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Y. Datta, Ph.D., Professor Emeritus, College of Business, Northern KY University.


Porter identifies high market share with cost leadership strategy which is based on the idea of competing on a price lower than that of the competition. However, in most consumer markets a business should serve the middle class by competing in the mid-price segment, offering quality better than that of the competition at a somewhat higher price. It is this path that can lead to market share leadership: a strategy that can be both profitable and sustainable. The U.S. men’s shaving cream market consists of two major product-market segments: gel and foam. We test the hypothesis that the best-selling brand is very likely to be a member of the mid-price segment with a price tag that is higher than that of the nearest competition. This study is based on annual U.S. sales data for 2008 and 2007 from discount retail stores, food stores, and drug stores. We performed two separate analyses for 2008 and 2007, using cluster analysis as the main analytic tool. The results were remarkably consistent between the two years. In the gel segment—by far the most important—the price-quality segmentation analysis supported our hypothesis. An interesting finding is that, for both the gel and foam segments, we found the rank order correlation of brand unit price between 2007 and 2008 as highly significant. This means that in this market management considers the price of a brand as a strategic rather than a tactical variable. Although, technically the results for the foam segment were negative, this does not necessarily contradict our hypothesis. Finally, we discovered six strategic groups in the industry and have tried to articulate what their competitive strategy is.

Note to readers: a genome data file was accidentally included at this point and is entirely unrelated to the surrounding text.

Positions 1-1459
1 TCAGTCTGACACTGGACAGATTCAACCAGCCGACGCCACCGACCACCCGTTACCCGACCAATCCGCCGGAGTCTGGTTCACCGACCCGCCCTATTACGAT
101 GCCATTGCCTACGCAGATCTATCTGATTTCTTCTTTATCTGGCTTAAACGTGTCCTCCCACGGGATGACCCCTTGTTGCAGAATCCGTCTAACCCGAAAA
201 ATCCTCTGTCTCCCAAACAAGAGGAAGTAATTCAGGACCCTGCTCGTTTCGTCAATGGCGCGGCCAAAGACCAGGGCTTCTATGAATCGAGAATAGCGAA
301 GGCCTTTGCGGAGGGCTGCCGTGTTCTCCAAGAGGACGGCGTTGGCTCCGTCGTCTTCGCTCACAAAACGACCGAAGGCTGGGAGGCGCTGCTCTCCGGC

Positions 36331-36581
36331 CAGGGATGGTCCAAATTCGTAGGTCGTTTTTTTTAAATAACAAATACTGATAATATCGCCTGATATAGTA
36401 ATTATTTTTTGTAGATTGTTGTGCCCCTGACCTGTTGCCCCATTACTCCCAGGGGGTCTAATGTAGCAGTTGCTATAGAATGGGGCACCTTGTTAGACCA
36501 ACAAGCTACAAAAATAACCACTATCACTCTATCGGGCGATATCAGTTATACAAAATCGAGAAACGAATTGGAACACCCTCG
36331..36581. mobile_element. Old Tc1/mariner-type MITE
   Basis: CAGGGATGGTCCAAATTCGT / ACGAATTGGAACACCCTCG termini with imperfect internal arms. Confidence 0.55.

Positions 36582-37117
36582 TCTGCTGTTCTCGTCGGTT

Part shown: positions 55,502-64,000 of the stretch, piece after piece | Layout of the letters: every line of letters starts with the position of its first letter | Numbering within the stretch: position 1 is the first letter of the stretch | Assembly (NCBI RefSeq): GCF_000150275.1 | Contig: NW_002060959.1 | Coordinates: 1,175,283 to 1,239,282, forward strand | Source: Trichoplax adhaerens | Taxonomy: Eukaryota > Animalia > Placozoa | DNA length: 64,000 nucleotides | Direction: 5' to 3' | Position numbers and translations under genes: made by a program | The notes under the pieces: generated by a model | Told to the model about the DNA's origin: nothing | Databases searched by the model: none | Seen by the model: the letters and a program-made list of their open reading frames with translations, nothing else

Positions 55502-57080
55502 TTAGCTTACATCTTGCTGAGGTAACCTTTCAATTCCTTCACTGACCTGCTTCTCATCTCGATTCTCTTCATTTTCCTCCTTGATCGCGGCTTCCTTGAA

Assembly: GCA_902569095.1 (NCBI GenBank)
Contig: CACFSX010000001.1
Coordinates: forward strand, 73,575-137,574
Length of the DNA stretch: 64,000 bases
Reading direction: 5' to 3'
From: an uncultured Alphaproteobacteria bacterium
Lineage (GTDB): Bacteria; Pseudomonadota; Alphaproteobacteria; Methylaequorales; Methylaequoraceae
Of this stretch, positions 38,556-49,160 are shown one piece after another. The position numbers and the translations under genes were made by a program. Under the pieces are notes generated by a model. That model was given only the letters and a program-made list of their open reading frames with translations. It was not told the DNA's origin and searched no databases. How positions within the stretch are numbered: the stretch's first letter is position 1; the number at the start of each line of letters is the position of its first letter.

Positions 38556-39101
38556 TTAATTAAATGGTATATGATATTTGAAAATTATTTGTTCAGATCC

an integrated approach to market segmentation, price-quality segmentation, market share leadership, strategic group theory, operationalizing competitive strategy, price a strategic variable

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